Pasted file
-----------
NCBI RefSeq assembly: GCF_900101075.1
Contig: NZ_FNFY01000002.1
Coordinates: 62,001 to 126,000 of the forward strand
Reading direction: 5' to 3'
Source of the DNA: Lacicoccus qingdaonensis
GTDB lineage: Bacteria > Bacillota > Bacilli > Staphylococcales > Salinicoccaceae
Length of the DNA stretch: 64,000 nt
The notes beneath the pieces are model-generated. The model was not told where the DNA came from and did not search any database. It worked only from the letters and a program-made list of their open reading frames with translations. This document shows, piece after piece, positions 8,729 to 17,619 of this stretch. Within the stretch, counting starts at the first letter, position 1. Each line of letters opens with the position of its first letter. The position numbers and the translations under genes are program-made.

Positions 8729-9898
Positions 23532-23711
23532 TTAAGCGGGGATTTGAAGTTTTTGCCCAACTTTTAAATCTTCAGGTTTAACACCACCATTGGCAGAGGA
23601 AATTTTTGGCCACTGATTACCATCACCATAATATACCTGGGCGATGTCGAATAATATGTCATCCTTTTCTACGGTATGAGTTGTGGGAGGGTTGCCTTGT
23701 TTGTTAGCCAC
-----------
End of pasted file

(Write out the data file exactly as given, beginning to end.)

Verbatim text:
NCBI RefSeq assembly: GCF_900101075.1
Contig: NZ_FNFY01000002.1
Coordinates: 62,001 to 126,000 of the forward strand
Reading direction: 5' to 3'
Source of the DNA: Lacicoccus qingdaonensis
GTDB lineage: Bacteria > Bacillota > Bacilli > Staphylococcales > Salinicoccaceae
Length of the DNA stretch: 64,000 nt
The notes beneath the pieces are model-generated. The model was not told where the DNA came from and did not search any database. It worked only from the letters and a program-made list of their open reading frames with translations. This document shows, piece after piece, positions 8,729 to 17,619 of this stretch. Within the stretch, counting starts at the first letter, position 1. Each line of letters opens with the position of its first letter. The position numbers and the translations under genes are program-made.

Positions 8729-9898
Positions 23532-23711
23532 TTAAGCGGGGATTTGAAGTTTTTGCCCAACTTTTAAATCTTCAGGTTTAACACCACCATTGGCAGAGGA
23601 AATTTTTGGCCACTGATTACCATCACCATAATATACCTGGGCGATGTCGAATAATATGTCATCCTTTTCTACGGTATGAGTTGTGGGAGGGTTGCCTTGT
23701 TTGTTAGCCAC